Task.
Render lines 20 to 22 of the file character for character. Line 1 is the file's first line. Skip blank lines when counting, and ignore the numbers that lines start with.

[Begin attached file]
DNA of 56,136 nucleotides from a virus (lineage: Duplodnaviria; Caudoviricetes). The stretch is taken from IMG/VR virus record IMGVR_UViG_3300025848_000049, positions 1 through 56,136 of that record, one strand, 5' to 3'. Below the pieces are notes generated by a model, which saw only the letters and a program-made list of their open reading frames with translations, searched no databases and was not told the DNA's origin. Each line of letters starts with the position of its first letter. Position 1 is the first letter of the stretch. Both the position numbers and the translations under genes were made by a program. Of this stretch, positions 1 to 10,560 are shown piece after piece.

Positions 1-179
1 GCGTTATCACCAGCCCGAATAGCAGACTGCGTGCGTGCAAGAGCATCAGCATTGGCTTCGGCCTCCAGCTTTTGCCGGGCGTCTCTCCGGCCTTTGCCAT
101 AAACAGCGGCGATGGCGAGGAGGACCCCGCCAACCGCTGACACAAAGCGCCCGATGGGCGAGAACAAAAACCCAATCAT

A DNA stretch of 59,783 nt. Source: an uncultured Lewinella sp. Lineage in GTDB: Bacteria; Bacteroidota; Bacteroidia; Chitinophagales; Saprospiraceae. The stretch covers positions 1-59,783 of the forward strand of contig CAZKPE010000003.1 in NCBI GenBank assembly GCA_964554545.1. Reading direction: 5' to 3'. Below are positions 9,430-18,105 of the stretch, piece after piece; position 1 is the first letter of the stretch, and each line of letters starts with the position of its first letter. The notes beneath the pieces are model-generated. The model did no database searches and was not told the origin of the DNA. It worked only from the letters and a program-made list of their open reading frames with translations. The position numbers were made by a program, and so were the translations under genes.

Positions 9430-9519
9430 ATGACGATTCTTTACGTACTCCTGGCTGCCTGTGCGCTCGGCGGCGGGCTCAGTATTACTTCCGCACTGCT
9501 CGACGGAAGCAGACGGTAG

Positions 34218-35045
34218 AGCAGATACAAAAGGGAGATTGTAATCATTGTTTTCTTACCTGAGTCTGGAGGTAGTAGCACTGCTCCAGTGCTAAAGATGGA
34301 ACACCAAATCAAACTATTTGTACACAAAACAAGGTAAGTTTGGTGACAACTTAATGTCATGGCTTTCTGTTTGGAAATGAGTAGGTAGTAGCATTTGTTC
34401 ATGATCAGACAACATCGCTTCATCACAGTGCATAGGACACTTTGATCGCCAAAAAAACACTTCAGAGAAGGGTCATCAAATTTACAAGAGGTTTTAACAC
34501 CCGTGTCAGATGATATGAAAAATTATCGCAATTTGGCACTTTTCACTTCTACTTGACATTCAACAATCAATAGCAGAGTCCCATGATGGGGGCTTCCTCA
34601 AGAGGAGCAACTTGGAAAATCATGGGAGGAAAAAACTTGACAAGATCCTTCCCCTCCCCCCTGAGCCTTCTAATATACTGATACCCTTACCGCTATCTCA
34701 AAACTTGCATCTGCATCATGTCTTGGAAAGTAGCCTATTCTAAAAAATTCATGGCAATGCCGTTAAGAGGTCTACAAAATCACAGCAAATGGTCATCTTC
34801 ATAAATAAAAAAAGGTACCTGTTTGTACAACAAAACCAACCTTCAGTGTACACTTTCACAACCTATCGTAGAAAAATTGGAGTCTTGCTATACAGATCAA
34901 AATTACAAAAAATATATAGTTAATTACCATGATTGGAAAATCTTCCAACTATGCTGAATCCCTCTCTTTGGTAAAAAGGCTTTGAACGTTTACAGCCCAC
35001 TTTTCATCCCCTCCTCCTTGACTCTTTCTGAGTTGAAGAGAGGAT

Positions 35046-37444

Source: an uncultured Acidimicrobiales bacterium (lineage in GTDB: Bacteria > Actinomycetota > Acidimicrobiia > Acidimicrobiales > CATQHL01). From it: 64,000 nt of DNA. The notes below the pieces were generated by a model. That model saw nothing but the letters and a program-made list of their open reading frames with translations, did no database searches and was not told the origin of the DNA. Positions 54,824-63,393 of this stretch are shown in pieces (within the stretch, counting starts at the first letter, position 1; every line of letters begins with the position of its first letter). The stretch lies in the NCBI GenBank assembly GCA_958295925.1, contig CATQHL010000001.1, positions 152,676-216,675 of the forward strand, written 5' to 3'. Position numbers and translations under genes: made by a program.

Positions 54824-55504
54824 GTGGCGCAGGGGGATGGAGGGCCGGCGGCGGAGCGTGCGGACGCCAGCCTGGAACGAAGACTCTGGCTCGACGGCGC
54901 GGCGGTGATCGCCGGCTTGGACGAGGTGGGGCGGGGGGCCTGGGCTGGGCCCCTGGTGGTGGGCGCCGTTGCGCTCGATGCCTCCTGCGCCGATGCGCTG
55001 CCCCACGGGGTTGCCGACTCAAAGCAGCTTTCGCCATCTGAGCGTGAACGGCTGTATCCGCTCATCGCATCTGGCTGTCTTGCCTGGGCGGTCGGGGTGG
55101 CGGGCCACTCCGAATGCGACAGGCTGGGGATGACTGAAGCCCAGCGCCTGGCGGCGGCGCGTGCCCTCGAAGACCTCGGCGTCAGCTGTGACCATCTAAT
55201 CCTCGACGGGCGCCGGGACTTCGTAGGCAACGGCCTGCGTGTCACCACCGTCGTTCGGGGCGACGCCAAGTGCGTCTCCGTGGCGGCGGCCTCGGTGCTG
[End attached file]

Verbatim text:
Source: an uncultured Acidimicrobiales bacterium (lineage in GTDB: Bacteria > Actinomycetota > Acidimicrobiia > Acidimicrobiales > CATQHL01). From it: 64,000 nt of DNA. The notes below the pieces were generated by a model. That model saw nothing but the letters and a program-made list of their open reading frames with translations, did no database searches and was not told the origin of the DNA. Positions 54,824-63,393 of this stretch are shown in pieces (within the stretch, counting starts at the first letter, position 1; every line of letters begins with the position of its first letter). The stretch lies in the NCBI GenBank assembly GCA_958295925.1, contig CATQHL010000001.1, positions 152,676-216,675 of the forward strand, written 5' to 3'. Position numbers and translations under genes: made by a program.

Positions 54824-55504
54824 GTGGCGCAGGGGGATGGAGGGCCGGCGGCGGAGCGTGCGGACGCCAGCCTGGAACGAAGACTCTGGCTCGACGGCGC